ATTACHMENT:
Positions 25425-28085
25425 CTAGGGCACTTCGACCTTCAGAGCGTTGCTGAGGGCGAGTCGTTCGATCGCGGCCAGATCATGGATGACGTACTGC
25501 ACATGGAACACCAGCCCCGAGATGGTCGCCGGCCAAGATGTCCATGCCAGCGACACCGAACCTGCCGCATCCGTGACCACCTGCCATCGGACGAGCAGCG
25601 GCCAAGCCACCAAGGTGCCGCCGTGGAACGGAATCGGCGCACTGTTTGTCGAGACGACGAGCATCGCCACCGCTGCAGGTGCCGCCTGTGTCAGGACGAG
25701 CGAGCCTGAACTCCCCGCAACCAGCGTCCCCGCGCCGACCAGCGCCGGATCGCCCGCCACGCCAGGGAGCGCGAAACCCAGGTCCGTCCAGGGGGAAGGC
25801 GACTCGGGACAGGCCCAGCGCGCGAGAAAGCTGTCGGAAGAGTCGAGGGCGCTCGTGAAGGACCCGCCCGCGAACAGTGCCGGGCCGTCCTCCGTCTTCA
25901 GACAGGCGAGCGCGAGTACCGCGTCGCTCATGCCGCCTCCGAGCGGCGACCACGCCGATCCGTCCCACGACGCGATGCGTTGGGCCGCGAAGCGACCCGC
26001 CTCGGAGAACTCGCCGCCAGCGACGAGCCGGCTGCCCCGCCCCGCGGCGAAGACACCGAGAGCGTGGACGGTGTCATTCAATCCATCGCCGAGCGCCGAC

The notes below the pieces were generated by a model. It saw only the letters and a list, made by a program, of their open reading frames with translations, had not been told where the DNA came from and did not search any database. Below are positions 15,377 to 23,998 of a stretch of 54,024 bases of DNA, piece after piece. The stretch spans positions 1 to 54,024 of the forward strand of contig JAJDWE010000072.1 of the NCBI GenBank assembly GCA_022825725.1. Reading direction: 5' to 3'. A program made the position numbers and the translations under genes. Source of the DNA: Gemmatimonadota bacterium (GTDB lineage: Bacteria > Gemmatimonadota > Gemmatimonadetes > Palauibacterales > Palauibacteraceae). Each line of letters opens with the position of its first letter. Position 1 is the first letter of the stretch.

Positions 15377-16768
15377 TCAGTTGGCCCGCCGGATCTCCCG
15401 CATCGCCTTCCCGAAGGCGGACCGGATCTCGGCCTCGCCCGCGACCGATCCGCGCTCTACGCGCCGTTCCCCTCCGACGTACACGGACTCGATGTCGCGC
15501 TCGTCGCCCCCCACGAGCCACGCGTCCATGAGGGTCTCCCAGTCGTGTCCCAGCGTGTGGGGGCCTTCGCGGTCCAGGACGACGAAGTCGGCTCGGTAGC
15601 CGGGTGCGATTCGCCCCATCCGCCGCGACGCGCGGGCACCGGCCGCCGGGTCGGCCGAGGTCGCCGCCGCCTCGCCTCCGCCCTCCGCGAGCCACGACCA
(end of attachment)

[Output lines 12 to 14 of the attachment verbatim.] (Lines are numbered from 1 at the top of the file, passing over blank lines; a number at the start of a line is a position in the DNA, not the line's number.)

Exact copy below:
15401 CATCGCCTTCCCGAAGGCGGACCGGATCTCGGCCTCGCCCGCGACCGATCCGCGCTCTACGCGCCGTTCCCCTCCGACGTACACGGACTCGATGTCGCGC
15501 TCGTCGCCCCCCACGAGCCACGCGTCCATGAGGGTCTCCCAGTCGTGTCCCAGCGTGTGGGGGCCTTCGCGGTCCAGGACGACGAAGTCGGCTCGGTAGC
15601 CGGGTGCGATTCGCCCCATCCGCCGCGACGCGCGGGCACCGGCCGCCGGGTCGGCCGAGGTCGCCGCCGCCTCGCCTCCGCCCTCCGCGAGCCACGACCA